If you’re a cinema buff or a comic book fan, True Romance should be essential viewing for you. It’s consistently clever, retro, funny, pulpy, and heart pounding all while bopping along to Hans Zimmer’s score that pays tribute to Malick’s Badlands. When the film swaps the snowy streets of Detroit for the sun-kissed streets of California, the film looses some of the momentum it had gathered early on. The end showdown is visually thrilling and certainly a bloody, gory show, but the viewer is suffering burn out from the white-knuckle pace of the rest of the film to really appreciate it. Still, its worth catching True Romance simply to see this cast really let their crazy sides fly and it’s the true definition of entertaining. It’s also worth it to catch Pitt in a hilarious haze of marijuana smoke and lukewarm beers. Overall, its hard not to wonder what Tarantino would have done with the film had he directed it but Scott shapes all the action into a banshee of a thrill ride. Just make sure you keep a B-movie history book close by and you brush up on your comic knowledge. It will lead to a deeper appreciation of the film.
True Romance is available on Blu-ray and DVD.
by Steve Habrat
It only took twenty years and a lot of coaxing by fans to lure George Romero back to the genre that he created. Twenty long years for him to whip out his camera and take a snapshot of an era. With 2005’s Land of the Dead, he certainly takes an ugly picture. He also apparently does not like George W. Bush, which comes as no surprise really considering his creeping liberalism in his previous work. In comparison to Night of the Living Dead, Dawn of the Dead, and Day of the Dead, Land of the Dead is much more pulpy than it’s predecessors. Many were disgusted by the film, both by its violence and the fact that the film seems too silly for the Dead series. Romero claimed that Dawn of the Dead was his comic book film, but Land of the Dead seems to be the true embodiment of that claim. Armed with a budget this time around, Romero makes his grandest zombie oeuvre and boy does it look pretty. He also sprays the audience with his most ornate death sequences of his career. Even as the runt of the original Dead litter, I still have a soft spot for this film despite the negative views from many I have showed it to. I hoped for several years that Romero would return to the zombie genre and he kept threatening he would. I was delighted when I saw the gallant trailer for this movie. I wanted to burst into applause in the theater. The master was FINALLY back.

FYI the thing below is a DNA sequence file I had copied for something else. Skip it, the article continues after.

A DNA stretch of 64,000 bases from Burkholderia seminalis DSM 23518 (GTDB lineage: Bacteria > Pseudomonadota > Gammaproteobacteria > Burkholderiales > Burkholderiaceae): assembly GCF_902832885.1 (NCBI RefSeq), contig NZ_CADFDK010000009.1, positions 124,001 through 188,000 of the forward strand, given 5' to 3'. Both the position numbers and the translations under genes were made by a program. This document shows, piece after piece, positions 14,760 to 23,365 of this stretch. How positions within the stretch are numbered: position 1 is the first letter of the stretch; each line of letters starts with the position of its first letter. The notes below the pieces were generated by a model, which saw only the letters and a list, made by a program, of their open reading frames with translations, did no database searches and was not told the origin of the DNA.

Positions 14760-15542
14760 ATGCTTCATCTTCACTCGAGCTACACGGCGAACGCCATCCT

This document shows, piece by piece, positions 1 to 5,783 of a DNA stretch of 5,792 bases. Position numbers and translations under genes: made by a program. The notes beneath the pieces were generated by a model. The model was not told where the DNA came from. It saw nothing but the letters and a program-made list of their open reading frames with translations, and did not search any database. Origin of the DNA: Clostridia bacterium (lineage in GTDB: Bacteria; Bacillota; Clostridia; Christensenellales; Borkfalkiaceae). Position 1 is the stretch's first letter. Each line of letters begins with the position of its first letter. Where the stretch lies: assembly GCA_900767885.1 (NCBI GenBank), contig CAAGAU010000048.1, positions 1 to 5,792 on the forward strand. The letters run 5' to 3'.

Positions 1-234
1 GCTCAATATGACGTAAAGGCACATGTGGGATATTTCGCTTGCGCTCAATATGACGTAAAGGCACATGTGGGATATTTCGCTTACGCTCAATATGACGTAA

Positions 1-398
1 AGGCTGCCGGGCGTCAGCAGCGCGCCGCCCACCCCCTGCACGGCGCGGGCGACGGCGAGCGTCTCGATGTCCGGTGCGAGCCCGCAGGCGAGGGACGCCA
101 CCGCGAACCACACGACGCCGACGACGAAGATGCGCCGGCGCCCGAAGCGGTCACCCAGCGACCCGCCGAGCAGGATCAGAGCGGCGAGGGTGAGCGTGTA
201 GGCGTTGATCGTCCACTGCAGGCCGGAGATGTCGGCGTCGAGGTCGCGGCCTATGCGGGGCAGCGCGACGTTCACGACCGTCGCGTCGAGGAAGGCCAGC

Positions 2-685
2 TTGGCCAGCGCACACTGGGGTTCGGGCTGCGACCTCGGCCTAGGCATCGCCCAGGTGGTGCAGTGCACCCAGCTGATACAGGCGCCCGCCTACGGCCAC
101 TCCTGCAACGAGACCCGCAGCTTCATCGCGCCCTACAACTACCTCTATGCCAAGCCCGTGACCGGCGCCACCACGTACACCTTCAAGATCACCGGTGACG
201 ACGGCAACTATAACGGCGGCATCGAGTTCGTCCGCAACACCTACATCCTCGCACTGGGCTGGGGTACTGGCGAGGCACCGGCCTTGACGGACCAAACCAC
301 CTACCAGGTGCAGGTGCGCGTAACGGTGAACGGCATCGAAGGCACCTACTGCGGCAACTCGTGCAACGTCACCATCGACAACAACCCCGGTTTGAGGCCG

In the opening moments of Land, the geek in me was sold on the movie. It wasn’t even fifteen minutes in. The opening credits establish that this is a direct sequel to Night of the Living Dead. Shot in black in white, the sputtering footage set against radio broadcasts that come through on an old Zenith radio are macabre and will give any Dead fan the excited chills. Strung through the credits, Romero keeps showing us autopsy like footage of a zombie rotting away, establishing that it has probably been years since the events of Night. These credits stick with you just like the ones from Zach Snyder’s 2004 remake of Dawn of the Dead. They flaunt themselves as real news footage and boy is it an effective start to what is somewhat of a disappointing film. I have really tried to put my fanboy tendencies to the side for this review, mostly because I want to give an honest evaluation of the film. The original three Dead films are masterpieces in their own right, legendary in horror history. Land is well known, but I feel that many weren’t hip to what Romero brings to the table. You really have to know the man and understand that he isn’t just blood-and-guts spectacle. There is quite a bit more going on to this film, mainly the idea that the middle class was fading under the Bush administration and that capitalism was king. Romero came back to unleash his zombie hoards on the issue. All it took for the fan in me, however, was to see those credits.